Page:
The aim of this study was to determine the relevance of Hysterosalpingogram (HSG) in current infertility management and to highlight the shortcomings of Hysterosalpingography At the Rivers State University Teaching Hospital (RSUTH), Nigeria and sub-Saharan Africa. Methods: This was a retrospective, cross-sectional study of 200 Hysterosalpingogram results of patients that were being managed for infertility from 1st January 2020 to 31st December 2021 at the Rivers State University Teaching Hospital, Port Harcourt. The HSG was done at the Radiological Department of the hospital. Data was collected from the patient case notes and from the Radiological department of RSUTH. Data were analyzed using SPSS version 25. Quantitative data were represented as mean ± SD while qualitative ones were described as frequency and percentage. Results:
A total of 200 Hysterosalpingogram results of patients were analyzed. Their mean ±SD age was 33.5±5 years. The indication for HSG was infertility for all of them. Infertility duration was greater than one year for all of them. Sixty-two (31%) had primary infertility while 138 (69%) had secondary infertility. One hundred and three (51.5%) of the patients had significant previous gynecological and obstetric history that predisposed them to tubal factor infertility. HSG findings were bilateral tubal patency in 79 cases (39.5%), Hydrosalpinx/peritubal adhesions in 11(5.5%), unilateral tubal occlusion in 14 (7%), Bilateral tubal occlusion in 35(17.5%), and intra uterine adhesion in 50 (25%). Thus, HSG investigation was able to detect the likely cause of infertility in (60.5%) of the participants. Conclusion:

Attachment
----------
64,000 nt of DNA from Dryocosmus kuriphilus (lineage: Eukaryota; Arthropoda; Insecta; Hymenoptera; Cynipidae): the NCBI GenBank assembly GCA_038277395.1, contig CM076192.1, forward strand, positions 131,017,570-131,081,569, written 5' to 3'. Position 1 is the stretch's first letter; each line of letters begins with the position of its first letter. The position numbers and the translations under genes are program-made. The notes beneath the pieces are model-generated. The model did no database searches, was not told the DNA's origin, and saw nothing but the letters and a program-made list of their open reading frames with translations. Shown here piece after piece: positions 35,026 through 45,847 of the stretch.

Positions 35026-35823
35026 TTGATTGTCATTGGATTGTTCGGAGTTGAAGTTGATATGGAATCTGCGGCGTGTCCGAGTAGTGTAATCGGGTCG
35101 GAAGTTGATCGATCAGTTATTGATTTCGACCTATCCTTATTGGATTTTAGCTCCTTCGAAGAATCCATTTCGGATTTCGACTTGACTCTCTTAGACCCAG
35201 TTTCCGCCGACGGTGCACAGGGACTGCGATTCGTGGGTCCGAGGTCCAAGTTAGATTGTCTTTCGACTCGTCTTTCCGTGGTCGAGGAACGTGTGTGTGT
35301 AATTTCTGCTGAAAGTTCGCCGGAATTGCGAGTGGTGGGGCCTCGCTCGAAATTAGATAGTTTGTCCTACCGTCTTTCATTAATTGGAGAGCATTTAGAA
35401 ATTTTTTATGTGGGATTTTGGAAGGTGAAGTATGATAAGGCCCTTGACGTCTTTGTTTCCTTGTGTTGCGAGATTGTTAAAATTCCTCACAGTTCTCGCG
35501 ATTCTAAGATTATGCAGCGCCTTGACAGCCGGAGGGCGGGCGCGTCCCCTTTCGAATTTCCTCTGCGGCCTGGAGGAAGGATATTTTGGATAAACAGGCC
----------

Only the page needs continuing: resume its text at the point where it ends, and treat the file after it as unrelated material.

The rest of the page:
HSG is still the most common first-line diagnostic test to evaluate the uterine cavity and tubal pathology in infertility patients. Laparoscopy, Hysteroscopy, Transvaginal ultrasound scan, and Magnetic resonance imaging are more reliable methods of detecting tubal pathology or uterine cavity anomalies in infertility evaluation. These are not easily available in low -and -middle-income countries, especially sub-Saharan Africa and Nigeria in particular because of cost. HSG is relatively cheap and uncomplicated, which has contributed to it acquiring a primary role in assessing abnormal findings in fallopian tubes and uterine cavity.